Living Legends Vida Mclellan – Part 8

This series of Living Legends is about Vida McLellan, a missionary nurse who served in Ethiopia from 1955 – 1974. Vida grew up on a farm in the out-back of New South Wales. In 1955, after nurses’ training and Bible College, she travelled to Ethiopia to serve in very remote and difficult areas in southern Ethiopia. Vida, married Dick McLellan, while at language school in 1955. For sixty years Vida has served alongside Dick both in Ethiopia and after their return to Australia.

In 1960 after 5 years in Ethiopia Vida and Dick and their children John and Jane sailed home to Australia by ship for a break and to tell their supporters of the work and raise more funds for their work in Ethiopia. Whilst in Australia Vida gave birth to their second daughter, Mimi. This was a totally different environment compared to giving birth in Ethiopia, for a start it was clean. Through generous supporters the family were able to raise enough funds to purchase a Land Rover 4X4 along with food, clothing, medical and building equipment.

After arriving back in Addis Ababa we were busy for the next few weeks getting our goods through customs and hiring a truck to take them back to Bulki. Dick bought the new Land Rover and went through all the usual bureaucratic nightmare needed to get his Ethiopian licence. When all this was finished, we packed up our new vehicle and started on our way back to Bulki over a very rough road. It was good to be in our own home again.

This next five year term at Bulki would turn out to be a real challenge. There were so many problems, discouragements, disappointments, sadness, hurt and as always, so very much to do. It was a time of terrible persecution. Evangelists and believers were arrested and ordered to deny their faith in Jesus. If they didn’t, they were severely beaten and put in prison under shocking conditions. Many were put in chains and that caused terrible sores. Some died. They had to rely on family and friends to bring food for them. Churches and houses were burned down and their families treated badly. You would think things couldn’t get any worse, but they did. Despite these things the churches were increasing and many more people believed in Jesus.

It was about this time that Baloti and her son Desta moved on to the compound to help me with the women’s work. I had first met Baloti in 1956 on our way to Bako. She and I became lifelong partners in crime. Baloti was a woman of great faith. She knew the Gofa language so well that she could translate for me. We had a group of young women who came for scripture classes and we taught them sewing. They made skirts and tops by hand stitching with a back stitch. They loved what they made and got all dressed to have a photo taken. It was clear that there was a great need for a women’s ministry in Gofa. Then l had an idea. Back in Australia I had been asked to speak at two Women’s Conventions and this set me to thinking: ‘Why not have a Women’s convention here on the mountains of Bulki?’ This would be a first in Ethiopia. There were many conferences for men, but nothing for women. A lot could go wrong. What if they didn’t come? What if it all fell through? So many problems. The fathers would have to stay at home and care for older children and the mother bring their babies with them for two or three days. Would they accept that? Dick talked to the elders and evangelists. They were happy with the idea. So we invited an American missionary colleague from Soddo, Selma Bergsten, who knew the language well and did women’s work in Woliatta to come as the main speaker along with Baloti.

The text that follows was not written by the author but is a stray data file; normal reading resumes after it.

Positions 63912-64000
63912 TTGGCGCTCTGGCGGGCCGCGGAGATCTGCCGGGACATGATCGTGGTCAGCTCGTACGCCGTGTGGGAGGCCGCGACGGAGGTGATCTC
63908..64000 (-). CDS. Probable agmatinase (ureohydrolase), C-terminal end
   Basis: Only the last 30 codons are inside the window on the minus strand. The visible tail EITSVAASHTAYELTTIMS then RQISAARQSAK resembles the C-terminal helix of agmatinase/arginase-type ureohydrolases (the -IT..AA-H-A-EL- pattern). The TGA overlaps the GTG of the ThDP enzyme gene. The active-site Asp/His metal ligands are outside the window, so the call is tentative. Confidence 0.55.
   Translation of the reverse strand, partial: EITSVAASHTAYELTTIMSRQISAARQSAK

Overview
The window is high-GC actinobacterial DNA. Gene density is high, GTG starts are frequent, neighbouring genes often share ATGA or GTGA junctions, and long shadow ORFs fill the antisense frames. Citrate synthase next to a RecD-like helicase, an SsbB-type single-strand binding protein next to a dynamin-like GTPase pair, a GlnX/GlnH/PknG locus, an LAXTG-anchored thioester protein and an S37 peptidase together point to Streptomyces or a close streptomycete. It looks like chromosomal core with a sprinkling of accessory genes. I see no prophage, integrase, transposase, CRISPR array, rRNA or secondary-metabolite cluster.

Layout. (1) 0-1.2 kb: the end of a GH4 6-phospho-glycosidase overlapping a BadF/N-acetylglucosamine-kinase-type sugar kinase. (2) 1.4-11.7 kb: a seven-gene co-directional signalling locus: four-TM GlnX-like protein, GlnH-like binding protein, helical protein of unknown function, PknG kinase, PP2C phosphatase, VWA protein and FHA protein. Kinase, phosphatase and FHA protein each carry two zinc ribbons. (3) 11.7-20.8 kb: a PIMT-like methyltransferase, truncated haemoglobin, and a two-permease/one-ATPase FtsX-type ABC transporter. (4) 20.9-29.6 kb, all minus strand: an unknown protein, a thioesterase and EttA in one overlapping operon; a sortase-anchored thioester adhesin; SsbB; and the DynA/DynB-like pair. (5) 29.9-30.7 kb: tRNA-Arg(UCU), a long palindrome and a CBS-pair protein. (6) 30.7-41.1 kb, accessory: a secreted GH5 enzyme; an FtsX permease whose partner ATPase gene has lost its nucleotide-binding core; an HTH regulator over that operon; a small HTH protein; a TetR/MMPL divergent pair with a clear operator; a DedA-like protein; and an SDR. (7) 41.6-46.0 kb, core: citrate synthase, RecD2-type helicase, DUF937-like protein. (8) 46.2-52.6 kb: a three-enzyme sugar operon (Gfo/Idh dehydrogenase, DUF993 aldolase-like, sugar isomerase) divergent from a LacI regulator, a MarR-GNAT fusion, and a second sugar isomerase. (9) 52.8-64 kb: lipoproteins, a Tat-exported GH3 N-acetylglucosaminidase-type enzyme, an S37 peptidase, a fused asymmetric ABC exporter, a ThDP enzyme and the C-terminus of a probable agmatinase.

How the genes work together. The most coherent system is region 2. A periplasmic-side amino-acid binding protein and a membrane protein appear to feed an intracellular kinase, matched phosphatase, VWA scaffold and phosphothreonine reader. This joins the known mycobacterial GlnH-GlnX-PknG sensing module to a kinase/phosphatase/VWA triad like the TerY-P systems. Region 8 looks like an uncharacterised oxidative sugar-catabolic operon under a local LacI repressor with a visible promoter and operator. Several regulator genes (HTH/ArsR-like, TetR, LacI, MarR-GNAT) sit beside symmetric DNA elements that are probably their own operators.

Baloti had been born a slave. The chief, Dana Meja, had many slaves, one of whom was Baloti. In fact she wasn’t very important at all. Hardly even a person. She had less value than some of the cows that her master owned.

Dana Meja heard the good news from a very ordinary man called Wandaro. Wandaro was different. He was naïve, unassuming and totally guileless, but he was also bold and uninhibited. Dana Meja was used to people approaching him in timidity and fear for he was a great man, a powerful chief who owned a wide tract of land, the owner of many slaves, wives and herds of cattle and sheep. Wandaro was just a poorly clad stranger, but he said to the chief, “Someday you will die. If you do not repent and believe in Jesus Christ before you die, you will go to Hell. You will burn in the Lake of Fire that never goes out.” Nobody, but nobody, had ever spoken to the great chief, Dana Meja, in this way. ‘These words and Wandaro’s boldness made such an impression on the chief that he could not get Wandaro’s words out of his head. Eventually he believed. Then he went home and witnessed to his family. And, he witnessed to all his slaves. Then he made provisions for all his wives — I don’t know how many wives he had — and kept only his first wife. He also freed all his slaves. When Baloti turned sixteen years of age she was married to another slave, Omocho, who had also belonged to Dana Meja. Baloti and Omocho believed in the Lord Jesus. They made a vow that they would serve the Lord far better than they ever served Dana Meja. They learned to read and study the Bible.

God gave them a little daughter whom they named Persis. Persis grew to be a beautiful little girl who was inseparable from her mother. She was a joy. One day, however, Persis became very sick. She was taken to the SIM Hospital at Soddo, but no medicine could save her. She became worse and died. Baloti was expecting her second child at this time and the loss of Persis was very hard on her.

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